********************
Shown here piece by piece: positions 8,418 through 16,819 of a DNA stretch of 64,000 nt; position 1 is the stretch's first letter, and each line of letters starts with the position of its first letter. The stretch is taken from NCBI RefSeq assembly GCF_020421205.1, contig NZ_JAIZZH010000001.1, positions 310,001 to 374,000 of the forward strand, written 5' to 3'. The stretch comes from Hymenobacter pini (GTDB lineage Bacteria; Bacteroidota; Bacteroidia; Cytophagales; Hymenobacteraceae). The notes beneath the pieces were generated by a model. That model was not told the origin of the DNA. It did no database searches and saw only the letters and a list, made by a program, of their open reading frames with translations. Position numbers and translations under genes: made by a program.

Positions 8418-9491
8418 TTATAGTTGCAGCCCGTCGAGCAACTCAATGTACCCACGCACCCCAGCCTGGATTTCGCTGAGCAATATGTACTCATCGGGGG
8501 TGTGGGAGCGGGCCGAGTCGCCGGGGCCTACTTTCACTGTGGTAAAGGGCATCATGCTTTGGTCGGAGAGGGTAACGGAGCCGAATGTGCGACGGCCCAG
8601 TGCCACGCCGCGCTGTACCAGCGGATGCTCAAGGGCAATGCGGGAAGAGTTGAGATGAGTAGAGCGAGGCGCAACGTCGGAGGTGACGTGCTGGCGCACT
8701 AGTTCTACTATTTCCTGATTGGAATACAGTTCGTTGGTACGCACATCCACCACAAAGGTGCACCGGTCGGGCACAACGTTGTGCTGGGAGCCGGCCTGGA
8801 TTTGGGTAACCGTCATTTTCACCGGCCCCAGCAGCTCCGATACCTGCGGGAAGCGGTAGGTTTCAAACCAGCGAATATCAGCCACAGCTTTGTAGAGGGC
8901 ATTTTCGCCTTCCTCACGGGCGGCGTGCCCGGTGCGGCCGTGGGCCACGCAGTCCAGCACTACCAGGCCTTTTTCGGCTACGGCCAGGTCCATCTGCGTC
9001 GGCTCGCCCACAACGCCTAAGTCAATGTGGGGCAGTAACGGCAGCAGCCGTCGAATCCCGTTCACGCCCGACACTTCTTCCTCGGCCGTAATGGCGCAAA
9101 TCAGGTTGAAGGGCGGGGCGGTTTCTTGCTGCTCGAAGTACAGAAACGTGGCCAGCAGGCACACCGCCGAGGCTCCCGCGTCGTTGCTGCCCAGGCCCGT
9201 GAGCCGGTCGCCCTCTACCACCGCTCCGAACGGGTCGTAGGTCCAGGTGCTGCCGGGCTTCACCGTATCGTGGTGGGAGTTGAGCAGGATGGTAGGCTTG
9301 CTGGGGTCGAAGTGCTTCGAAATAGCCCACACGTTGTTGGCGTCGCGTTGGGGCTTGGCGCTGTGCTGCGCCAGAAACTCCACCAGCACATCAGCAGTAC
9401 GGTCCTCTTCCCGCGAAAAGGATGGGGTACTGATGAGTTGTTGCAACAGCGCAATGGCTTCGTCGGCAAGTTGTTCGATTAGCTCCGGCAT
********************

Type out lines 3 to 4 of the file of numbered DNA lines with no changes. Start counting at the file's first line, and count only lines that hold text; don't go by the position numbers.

8418 TTATAGTTGCAGCCCGTCGAGCAACTCAATGTACCCACGCACCCCAGCCTGGATTTCGCTGAGCAATATGTACTCATCGGGGG
8501 TGTGGGAGCGGGCCGAGTCGCCGGGGCCTACTTTCACTGTGGTAAAGGGCATCATGCTTTGGTCGGAGAGGGTAACGGAGCCGAATGTGCGACGGCCCAG